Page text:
at the end of that trip. And I want to share with you another
In the museum there
are a number of quotes from Elie Wiesel, perhaps one of the most famous
holocaust survivors. And brought back for me memories of my first
encounter with the writings of Wiesel, that happened to be in Auschwitz
in the spring of 1980. I was there, spent a week there with about
60 German youth, dealing with all of that. Towards the end of that
week, our leader read the story that Wiesel tells of his experience in
that camp when 4 people were caught trying to escape and the Nazi's
wanted to make an example of them. Hung them from gallows, and had
everyone march by to see what happens when you try to escape.
Three of the four were adults, the weight of their bodies broke their
necks when they fell, they died quite quickly. But the fourth was
a young boy, and his weight was not sufficient to break his neck.
He hung there struggling, gasping for breath as he slowly strangled to
death. A very agonizing death. And somewhere in the crowd a
voice cried out 'God, O God, where are you?' And a voice inside of
Wiesel responded: "God is there, hanging from the
Well when I walked
into that museum and immediately recognized the architecture, German
train stations and Auschwitz, it was like a bucket of cold water thrown
into my face as all of those memories came back for me. I ended
up, mistakenly, at the end of the exhibit where there is an eternal
flame. Around this circular room, where hundreds, perhaps
thousands, of candles that people could light in memory of a loved
one. And about half of those candles were lit and burning, and
there were a couple of children there who had come through the exhibit
with their family, and they were lighting a candle or two.
Realizing my mistake that I was at the end of the exhibit I found my way
to the beginning to work through the first half where they tell the
story of Nazi Germany in the 1930s prior to the beginning of the final
I came to this gate, an iron archway with 3 words: ARBEIT MACHT
FREI. A very familiar gate for me, it's a gate that I walked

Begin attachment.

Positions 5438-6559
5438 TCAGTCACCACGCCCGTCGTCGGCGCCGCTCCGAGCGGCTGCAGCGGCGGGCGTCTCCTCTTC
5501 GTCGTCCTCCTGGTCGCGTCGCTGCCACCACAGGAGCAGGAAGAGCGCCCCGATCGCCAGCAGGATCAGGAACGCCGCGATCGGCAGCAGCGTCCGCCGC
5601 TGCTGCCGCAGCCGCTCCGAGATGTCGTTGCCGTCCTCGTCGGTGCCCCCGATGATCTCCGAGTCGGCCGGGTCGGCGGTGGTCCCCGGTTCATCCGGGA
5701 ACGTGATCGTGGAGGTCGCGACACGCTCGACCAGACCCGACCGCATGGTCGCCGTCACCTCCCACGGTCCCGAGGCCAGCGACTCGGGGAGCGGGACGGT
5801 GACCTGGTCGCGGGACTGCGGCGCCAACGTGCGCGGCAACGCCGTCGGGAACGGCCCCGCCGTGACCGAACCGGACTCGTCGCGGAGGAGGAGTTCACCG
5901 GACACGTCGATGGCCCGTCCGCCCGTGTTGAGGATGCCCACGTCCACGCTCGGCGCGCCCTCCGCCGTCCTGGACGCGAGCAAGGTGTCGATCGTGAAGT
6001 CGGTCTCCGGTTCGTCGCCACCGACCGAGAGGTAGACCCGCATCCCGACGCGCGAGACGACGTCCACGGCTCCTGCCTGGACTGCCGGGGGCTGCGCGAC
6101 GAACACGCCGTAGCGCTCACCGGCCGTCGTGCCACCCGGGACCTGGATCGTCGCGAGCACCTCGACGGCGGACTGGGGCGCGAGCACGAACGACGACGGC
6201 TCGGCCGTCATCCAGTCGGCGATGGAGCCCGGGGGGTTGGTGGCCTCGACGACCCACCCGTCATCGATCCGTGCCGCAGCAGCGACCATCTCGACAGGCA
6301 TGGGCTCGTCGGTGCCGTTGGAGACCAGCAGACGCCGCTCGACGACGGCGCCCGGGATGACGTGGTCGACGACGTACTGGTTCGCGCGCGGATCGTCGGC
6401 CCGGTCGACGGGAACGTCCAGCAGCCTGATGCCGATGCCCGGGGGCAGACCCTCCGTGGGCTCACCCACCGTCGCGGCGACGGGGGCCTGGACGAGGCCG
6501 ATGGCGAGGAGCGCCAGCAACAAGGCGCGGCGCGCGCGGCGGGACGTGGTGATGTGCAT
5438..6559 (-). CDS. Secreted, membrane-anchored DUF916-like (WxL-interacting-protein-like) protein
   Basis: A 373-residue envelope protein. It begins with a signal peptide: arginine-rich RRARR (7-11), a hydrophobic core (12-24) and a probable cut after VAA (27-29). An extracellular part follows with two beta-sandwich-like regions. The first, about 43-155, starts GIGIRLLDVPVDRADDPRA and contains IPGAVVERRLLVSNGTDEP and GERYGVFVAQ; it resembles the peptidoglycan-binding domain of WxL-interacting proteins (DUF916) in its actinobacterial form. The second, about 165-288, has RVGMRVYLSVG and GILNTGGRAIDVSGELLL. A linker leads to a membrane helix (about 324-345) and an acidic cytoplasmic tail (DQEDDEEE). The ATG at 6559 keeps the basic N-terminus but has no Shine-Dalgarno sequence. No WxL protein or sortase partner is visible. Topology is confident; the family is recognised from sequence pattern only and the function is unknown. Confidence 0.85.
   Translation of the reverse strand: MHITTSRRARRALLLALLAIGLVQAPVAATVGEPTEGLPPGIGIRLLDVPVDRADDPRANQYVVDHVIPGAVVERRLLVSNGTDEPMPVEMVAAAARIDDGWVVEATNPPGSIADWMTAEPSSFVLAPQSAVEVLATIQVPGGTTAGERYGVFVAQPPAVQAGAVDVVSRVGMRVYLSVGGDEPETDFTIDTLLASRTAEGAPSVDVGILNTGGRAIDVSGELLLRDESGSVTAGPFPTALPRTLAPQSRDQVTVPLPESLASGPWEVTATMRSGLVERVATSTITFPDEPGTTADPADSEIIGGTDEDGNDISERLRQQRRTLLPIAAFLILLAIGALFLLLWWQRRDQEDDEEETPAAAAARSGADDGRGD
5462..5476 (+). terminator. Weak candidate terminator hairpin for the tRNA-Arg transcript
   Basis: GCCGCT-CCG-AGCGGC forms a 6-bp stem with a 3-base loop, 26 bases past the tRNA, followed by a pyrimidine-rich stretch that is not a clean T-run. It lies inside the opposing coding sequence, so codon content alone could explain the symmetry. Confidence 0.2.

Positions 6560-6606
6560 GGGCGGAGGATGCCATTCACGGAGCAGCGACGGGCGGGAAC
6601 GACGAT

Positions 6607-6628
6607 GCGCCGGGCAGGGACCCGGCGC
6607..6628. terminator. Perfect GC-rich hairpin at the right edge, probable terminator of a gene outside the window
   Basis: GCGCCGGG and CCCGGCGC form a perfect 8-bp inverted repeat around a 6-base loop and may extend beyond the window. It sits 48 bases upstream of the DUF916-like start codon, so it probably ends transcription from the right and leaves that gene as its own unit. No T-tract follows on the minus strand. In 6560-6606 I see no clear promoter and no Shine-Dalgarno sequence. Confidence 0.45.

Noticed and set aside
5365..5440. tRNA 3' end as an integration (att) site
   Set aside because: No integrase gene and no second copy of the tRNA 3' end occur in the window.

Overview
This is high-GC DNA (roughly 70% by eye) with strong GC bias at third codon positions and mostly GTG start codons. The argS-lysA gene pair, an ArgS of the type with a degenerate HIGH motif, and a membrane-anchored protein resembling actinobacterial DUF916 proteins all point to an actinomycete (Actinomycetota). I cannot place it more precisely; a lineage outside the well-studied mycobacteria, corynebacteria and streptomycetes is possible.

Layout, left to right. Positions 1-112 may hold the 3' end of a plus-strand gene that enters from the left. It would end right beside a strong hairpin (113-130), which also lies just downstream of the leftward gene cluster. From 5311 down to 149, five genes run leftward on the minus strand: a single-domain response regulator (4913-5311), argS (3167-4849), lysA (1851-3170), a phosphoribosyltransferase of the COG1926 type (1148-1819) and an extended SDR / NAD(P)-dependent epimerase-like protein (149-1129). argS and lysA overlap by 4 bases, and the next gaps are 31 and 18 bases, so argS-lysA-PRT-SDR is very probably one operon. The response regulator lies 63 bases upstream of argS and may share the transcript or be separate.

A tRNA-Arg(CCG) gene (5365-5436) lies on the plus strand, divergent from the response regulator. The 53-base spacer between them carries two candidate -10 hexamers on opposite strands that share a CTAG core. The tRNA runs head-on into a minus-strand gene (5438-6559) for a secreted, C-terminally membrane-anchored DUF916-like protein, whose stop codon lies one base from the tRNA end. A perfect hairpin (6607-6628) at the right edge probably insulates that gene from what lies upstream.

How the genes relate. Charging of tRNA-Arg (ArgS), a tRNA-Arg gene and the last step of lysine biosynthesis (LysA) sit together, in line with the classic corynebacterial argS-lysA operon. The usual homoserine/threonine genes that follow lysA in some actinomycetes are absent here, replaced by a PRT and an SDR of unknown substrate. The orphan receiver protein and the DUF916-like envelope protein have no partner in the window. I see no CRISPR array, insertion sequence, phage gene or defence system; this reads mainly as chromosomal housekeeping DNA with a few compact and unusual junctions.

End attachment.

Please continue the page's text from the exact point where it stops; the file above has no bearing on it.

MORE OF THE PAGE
through every day when I was in Auschwitz. The slogan says:
Work Makes Free. And I understood the irony of that slogan because
for those prisoners who were not immediately sent to the gas chambers,
the only freedom they had any hope of experiencing was by being
literally worked to death.
And I spent the next
two hours going through the exhibit and reliving the story, much of it
familiar, most of in painful, all of it sacred. And I came to the
end, with the eternal flame in a bright, light-filled room that stood in
stark contrast to the dark and somber exhibit. This time I found
myself alone. Standing before the flame and reading the words in
large letters taken out of the 4th chapter of Genesis above the flame
care and watch your heart closely. So as neither to forget the
things that your eyes have seen, nor to let them slip from your mind
all the days of your life. Make them known to your children, and
your children's children"
And as I turned to
leave, suddenly I realized, that ALL of the candles were lit. That
while I was going through the museum and witnessing the millions of
lives exterminated in the holocaust, those children were going through
and lighting every single candle.
For it is indeed the
God who said, let light shine out of darkness, who shines in our
hearts. To share that light, the light of the glory of God.
To know that light is to see the face of Christ: